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Drugs as Chronic Fatigue Syndrome Treatments

What's Available & How It Works


Updated September 14, 2011

While doctors prescribe a lot of different medications as chronic fatigue syndrome treatments, none of them is FDA-approved for the condition. A New Drug Application, however, has been filed for the antiviral/immune regulator Ampligen.

Just as chronic fatigue syndrome (CFS or ME/CFS) affects everyone differently, so do the medications used to treat it. It's essential that you work closely with your doctor to find what's right for you. You should be familiar with the side effects of the drugs you're taking, and let your doctor know about any you may develop. If you're on more than one medication (prescription or over-the-counter), let your doctor and pharmacist know so you can avoid negative interactions. About.com's Drugs A-Z is always available for you to quickly look up side effects and interactions.

ME/CFS researchers are hopeful that their current work establishing patient subgroups will help lead to more effective treatments and less trial-and-error drug therapy.

Classes of Drugs Used as Chronic Fatigue Syndrome Treatments

Several categories of drugs are used to treat ME/CFS. They include:

  • Antimicrobial drugs (includes antiviral, antibiotic)
  • Antidepressants (SSRIs/SNRIs and tricyclic)
  • Anxiety or anxiolytic agents
  • Nonsteroidal anti-inflammatory drugs (NSAIDs)
  • Blood-pressure medications
  • Experimental treatments

Because all of these medications are used for off-label purposes (meaning they're not FDA approved specifically for ME/CFS), your insurance company may not cover them.


"Antimicrobial" refers to a variety of drug types, including antivirals, antibiotics, antifungals and antiprotozoals. Researchers say the bodies of many people with ME/CFS constantly act as if they're fighting viral infection. While no specific virus has been linked conclusively to ME/CFS, some research supports the possibility of the Epstein-Barr virus (which causes mononucleosis), human herpes virus 6 (HHV-6, which causes roseola) and enteroviruses.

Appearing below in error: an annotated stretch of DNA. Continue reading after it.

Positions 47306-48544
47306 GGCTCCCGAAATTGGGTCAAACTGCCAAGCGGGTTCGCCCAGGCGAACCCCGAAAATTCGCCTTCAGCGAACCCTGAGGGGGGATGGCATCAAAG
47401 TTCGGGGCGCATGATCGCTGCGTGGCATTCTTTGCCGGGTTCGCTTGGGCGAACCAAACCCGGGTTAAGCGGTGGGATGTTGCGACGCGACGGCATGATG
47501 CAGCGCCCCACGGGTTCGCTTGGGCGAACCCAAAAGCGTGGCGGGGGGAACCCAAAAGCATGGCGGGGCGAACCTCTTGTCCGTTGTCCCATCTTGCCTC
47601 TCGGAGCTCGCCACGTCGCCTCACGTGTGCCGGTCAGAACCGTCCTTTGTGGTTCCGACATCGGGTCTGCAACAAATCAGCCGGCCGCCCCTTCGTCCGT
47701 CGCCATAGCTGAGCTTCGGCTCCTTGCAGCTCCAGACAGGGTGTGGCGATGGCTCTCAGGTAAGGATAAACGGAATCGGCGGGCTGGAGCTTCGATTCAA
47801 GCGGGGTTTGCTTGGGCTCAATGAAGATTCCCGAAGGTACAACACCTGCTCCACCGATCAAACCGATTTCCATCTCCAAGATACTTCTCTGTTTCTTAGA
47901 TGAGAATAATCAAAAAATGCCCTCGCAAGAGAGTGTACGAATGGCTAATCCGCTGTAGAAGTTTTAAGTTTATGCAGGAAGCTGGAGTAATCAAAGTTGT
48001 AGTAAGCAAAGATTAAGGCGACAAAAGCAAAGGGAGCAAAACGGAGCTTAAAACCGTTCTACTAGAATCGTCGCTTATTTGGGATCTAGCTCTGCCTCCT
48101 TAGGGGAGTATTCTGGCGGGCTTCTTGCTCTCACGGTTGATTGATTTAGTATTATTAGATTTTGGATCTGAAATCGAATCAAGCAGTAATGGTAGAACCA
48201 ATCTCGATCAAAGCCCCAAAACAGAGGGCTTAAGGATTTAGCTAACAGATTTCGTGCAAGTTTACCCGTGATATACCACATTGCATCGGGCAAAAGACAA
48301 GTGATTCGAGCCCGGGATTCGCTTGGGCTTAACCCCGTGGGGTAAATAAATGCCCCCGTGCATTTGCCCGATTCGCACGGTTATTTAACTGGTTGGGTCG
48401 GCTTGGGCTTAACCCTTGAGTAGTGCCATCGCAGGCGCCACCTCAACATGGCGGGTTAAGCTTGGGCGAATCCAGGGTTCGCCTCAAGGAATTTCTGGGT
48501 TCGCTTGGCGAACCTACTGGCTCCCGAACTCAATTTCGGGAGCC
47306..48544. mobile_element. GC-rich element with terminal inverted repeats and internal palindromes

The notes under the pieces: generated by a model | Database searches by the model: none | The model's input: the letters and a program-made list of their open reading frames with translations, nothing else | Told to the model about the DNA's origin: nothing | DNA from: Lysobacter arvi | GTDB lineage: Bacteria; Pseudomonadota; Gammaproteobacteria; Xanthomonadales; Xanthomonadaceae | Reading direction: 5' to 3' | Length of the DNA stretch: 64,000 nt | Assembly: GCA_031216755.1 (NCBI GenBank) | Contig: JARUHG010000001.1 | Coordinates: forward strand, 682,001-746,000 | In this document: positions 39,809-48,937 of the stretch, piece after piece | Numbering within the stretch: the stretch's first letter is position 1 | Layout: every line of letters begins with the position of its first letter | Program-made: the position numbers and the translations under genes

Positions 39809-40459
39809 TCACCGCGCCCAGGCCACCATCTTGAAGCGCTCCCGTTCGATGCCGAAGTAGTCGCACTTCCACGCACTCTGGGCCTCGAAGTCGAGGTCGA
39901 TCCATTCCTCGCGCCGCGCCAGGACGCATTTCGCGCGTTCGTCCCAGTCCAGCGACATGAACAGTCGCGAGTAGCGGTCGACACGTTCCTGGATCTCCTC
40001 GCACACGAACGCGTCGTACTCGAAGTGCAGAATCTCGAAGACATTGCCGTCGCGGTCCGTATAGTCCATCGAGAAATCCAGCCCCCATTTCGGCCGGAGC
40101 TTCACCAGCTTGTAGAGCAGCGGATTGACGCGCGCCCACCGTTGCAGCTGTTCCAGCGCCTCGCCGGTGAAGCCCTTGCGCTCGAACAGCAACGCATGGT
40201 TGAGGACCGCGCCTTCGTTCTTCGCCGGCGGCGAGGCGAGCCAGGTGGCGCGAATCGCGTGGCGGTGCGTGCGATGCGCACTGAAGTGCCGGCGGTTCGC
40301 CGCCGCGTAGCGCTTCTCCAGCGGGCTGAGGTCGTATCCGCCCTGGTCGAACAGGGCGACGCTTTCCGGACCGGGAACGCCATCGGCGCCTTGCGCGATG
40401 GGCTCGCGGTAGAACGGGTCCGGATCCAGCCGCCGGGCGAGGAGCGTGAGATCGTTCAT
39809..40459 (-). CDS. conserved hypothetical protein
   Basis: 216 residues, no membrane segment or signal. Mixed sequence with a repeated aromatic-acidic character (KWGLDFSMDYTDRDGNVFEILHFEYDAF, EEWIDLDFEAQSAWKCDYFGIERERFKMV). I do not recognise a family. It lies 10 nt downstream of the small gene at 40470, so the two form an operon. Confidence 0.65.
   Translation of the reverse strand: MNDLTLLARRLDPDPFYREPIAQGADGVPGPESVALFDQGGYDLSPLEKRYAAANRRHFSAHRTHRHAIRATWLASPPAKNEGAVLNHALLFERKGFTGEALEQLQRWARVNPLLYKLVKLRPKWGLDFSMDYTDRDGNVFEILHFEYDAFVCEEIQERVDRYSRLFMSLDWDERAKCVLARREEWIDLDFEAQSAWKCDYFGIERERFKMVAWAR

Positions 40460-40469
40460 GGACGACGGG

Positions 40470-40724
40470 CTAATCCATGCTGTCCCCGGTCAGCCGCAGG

• Ampligen (poly I: poly C12U)
    This experimental drug is awaiting FDA approval for ME/CFS, and is not yet on the market for any use. Ampligen works by jump-starting your body's natural anti-viral pathway and regulating levels of Rnase L (a substance in your cells that attacks viruses), which can be high in people with ME/CFS.

    Studies show Ampligen is more effective and has far fewer side effects than other drugs in its class. Philadelphia drug manufacturer Hemispherx Biopharma is hoping evidence from Phase III trials will be strong enough to convince the FDA to approve it.

  • Valcyte (valganciclovir)
    The antiviral valganciclovir treats HHV-6, which multiple studies have found in a significant percentage of people with ME/CFS. Small studies have had encouraging results, but experts agree that larger and better designed studies need to be done before they can draw reliable conclusions.

Because researchers haven't identified a particular infection that leads to ME/CFS, doctors don't usually prescribe other antimicrobials for it, unless you have an active infection.


Just because some people with ME/CFS take antidepressants, it doesn't mean that they are depressed or have any kind of psychological condition. (While many people with the condition are clinically depressed, it's generally considered a result of the symptoms and change in lifestyle and not a cause of the illness itself.) The two types of antidepressants commonly used for treating ME/CFS are SSRI/SNRIs and tricyclic agents.

SSRI/SNRI-Type Antidepressants

The reason antidepressants work is because they raise levels of important neurotransmitters that are low in some people with ME/CFS. These drugs are called selective serotonin reuptake inhibitors (SSRIs) or serotonin norepinephrine reuptake inhibitors (SNRIs or NSRIs). Serotonin helps process pain signals and is also important to your sleep-wake cycle, while norepinephrine (a type of adrenaline) is involved in the stress response and bursts of energy.

Examples of SSRIs and SNRIs are:

  • Cymbalta (duloxetine)
  • Prozac (vluoxetine)
  • Zoloft (sertraline)
  • Paxil (paroxetine)
  • Effexor (venlafaxine)
  • Desyrel (trazodone)
  • Wellbutrin (bupropion)

Tricyclic Antidepressants

Low doses of tricyclic agents sometimes improve sleep and relieve mild, widespread pain in people with ME/CFS. Some examples are:

  • Adapin, Sinequan (doxepin)
  • Elavil, Etrafon, Libitrol, Triavil (amitriptyline)
  • Norpramin (desipramine)
  • Pamelor (nortriptyline)

Be sure you're familiar with the side effects of any antidepressants you're taking, especially since many antidepressants come with a warning of heightened risk of suicidal thoughts and behaviors. If you decide to stop taking any of these drugs, talk to your doctor about how to properly wean off of them. Stopping cold-turkey can lead to some potentially serious problems.


Doctors sometimes prescribe anti-anxiety drugs for those ME/CFS patients with panic disorder. They include:

  • Xanax (alprazolam)
  • Klonopin (clonazepam)
  • Ativan (lorazepam)

Common side effects of anxiety drugs include sedation, amnesia, insomnia, muscle cramps and convulsions. Stopping them also can lead to withdrawal symptoms.


These drugs sometimes are used to relieve the pain and fever associated with ME/CFS. Several are available over-the-counter, including:

  • Advil, Bayer Select, Motrin Nuprin (ibuprofen)
  • Aleve, Anaprox, Naprosen (naproxen)
  • Feldene (piroxicam)

Your doctor may also prescribe other types of NSAIDs, and it's important not to combine different drugs in this class. That can put you at greater risk of developing dangerous side effects, including kidney damage and gastrointestinal bleeding.

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